ILNews

Indiana among states wanting SCOTUS to clear the air on pollution standard

Back to TopCommentsE-mailPrintBookmark and Share

A coalition of 14 states, including Indiana, are headed to the Supreme Court of the United States Dec. 10 to argue that the U.S. Environmental Protection Agency has overstepped its authority, again, in trying to regulate air pollution in upwind states.

At issue is the Cross-State Air Pollution Rule, known as CSAPR or the Transport Rule. This regulation requires upwind states to reduce their power plant emissions that contribute to the ozone and fine particle matter in downwind states.

The 14 states assert the EPA overreached its statutory authority by imposing a federal implementation plan before allowing the states to submit their own implementation plans. Under the terms set by the Clean Air Act, Washington, D.C., and the individual states engage in a regime of cooperative federalism where the federal administration sets the standards then the states offer their proposals for meeting those standards.

The EPA contends it had previously found that the states subject to the Transport Rule had either submitted an inadequate SIP or failed to tender a plan altogether.

“Fundamentally, this case is about federalism and agency consideration of undefined statutory terms,” said Kevin Lyskowski, partner in the Washington, D.C., office of Faegre Baker Daniels. “It’s an interesting and significant case. There’ll be a lot of people looking to see how the Supreme Court rules.”

Neither side disputes that the Clean Air Act employs a regime of cooperative federalism and that states get the first crack to meet the federal standards, Lyskowski said. The disagreement centers about what “first crack” means.

The U.S. Supreme Court has consolidated two cases concerning the Transport Rule, EPA v. EME Homer City Generation, 12-1182, and American Lung Association v. EME Homer City Generation, 12-1183, and is allowing 90 minutes for oral arguments.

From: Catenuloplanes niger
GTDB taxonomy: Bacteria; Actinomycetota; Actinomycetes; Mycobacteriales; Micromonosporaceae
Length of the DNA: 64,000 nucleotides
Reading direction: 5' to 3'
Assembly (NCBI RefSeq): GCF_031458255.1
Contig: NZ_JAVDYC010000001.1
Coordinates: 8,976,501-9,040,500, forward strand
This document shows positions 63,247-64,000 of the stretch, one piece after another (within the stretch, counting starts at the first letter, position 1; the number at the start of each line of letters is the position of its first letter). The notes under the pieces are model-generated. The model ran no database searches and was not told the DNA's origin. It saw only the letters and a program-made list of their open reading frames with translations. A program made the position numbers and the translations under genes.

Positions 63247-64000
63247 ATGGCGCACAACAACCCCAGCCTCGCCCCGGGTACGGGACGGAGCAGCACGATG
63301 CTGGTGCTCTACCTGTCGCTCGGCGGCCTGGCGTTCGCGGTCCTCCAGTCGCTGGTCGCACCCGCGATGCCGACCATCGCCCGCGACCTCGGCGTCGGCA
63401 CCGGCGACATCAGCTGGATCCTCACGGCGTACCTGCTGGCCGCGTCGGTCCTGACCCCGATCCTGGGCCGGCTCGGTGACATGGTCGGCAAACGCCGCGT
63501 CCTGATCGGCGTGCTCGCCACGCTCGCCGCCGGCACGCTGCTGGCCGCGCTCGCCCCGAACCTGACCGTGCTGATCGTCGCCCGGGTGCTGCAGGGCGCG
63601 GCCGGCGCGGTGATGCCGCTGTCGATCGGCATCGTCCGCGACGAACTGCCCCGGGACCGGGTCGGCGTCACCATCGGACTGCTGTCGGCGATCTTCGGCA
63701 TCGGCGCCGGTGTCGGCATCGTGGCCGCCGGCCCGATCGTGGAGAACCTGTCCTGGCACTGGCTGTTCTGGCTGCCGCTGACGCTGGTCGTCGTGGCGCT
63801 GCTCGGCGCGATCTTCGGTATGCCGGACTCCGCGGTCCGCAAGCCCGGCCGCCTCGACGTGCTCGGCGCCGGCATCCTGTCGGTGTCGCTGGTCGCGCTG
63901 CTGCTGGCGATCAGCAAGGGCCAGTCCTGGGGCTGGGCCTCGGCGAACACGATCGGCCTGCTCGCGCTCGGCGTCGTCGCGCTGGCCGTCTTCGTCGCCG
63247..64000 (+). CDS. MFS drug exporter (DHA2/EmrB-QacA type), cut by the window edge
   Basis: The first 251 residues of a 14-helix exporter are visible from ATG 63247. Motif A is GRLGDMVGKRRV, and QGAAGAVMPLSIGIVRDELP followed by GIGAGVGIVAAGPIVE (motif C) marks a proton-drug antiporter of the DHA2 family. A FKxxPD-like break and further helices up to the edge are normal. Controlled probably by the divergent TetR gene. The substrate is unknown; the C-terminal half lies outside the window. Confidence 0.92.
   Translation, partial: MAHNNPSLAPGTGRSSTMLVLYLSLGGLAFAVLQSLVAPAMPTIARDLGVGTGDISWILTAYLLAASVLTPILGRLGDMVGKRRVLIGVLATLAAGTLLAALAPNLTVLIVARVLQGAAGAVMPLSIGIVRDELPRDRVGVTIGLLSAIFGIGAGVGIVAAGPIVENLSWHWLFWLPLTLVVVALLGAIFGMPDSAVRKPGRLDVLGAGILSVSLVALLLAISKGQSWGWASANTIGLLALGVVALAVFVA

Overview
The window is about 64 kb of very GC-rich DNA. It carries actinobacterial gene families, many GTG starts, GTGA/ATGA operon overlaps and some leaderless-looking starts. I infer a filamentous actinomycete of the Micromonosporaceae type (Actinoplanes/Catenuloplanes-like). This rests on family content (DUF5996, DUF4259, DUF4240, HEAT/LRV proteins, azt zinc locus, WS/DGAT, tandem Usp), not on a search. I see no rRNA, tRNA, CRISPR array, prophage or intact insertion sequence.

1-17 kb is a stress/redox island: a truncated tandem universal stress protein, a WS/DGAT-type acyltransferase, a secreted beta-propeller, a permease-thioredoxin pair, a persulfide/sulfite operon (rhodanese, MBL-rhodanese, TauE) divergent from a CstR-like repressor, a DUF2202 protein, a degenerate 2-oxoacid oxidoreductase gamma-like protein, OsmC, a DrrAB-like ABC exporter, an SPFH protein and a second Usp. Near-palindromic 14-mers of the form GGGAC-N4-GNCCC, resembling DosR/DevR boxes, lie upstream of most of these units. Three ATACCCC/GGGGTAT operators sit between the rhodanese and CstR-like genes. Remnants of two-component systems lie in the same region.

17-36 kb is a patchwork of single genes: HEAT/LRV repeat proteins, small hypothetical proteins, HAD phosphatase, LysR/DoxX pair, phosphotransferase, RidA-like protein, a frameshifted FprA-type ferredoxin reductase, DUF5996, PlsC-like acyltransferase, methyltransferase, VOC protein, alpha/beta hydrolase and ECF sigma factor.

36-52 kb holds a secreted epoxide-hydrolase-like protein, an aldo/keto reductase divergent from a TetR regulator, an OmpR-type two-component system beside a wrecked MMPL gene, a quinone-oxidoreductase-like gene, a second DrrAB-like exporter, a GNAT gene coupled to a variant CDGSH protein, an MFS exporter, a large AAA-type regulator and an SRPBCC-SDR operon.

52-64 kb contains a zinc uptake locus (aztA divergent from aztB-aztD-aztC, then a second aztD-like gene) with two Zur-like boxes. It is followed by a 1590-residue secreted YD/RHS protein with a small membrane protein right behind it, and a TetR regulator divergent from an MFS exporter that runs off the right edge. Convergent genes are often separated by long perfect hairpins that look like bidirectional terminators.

Twenty-eight states are subject to the Transport Rule. They have split into two groups with one group supporting the standard and the other group opposing. Fourteen states, led by Texas and including Indiana, are fighting the rule.

The Indiana Attorney General’s Office as the state of Indiana’s lawyer signed on the respondent brief filed by Texas.

“Challenges filed by states are one way federal regulatory actions are tested to determine whether they are valid,” said Bryan Corbin, spokesman for the Indiana Attorney General. “Such challenges are a normal and healthy part of the process and they respectfully bring to the nation’s highest court the question of federal overreach so the Court can decide.”

The Transport Rule was formulated after the U.S. Court of Appeals for the D.C. Circuit found the EPA exceeded its statutory authority with the 2005 Clean Air Interstate Rule.

The court allowed the agency to develop a replacement rule but kept the CAIR in place until a new standard took its place.

Finalized in July 2011, the Transport Rule was immediately challenged. A split U.S. Court of Appeals for the District of Columbia vacated the new rule in August. 2012, finding, again, the EPA had overstepped.

The Court of Appeals agreed that the EPA did not allow the states to develop their own plans for emission reductions. It also held that the Transport Rule could require upwind states to cut their pollution by more than their own contributions to downwind states’ nonattainment.

“I think it’s significant when any court strikes down a federal regulation,” Lyskowski said. “This is a regulation that had broad impact.”

In March 2013, the EPA petitioned the Supreme Court for a writ of certiorari. The agency questioned whether the Court of Appeals had jurisdiction to consider the challenges to CSAPR. It also raised the issues of whether states are excused from reducing emissions until the EPA adopts a new rule and whether the Clean Air Act requires the agency to consider only each upwind state’s proportionate responsibility for each downwind air quality problem.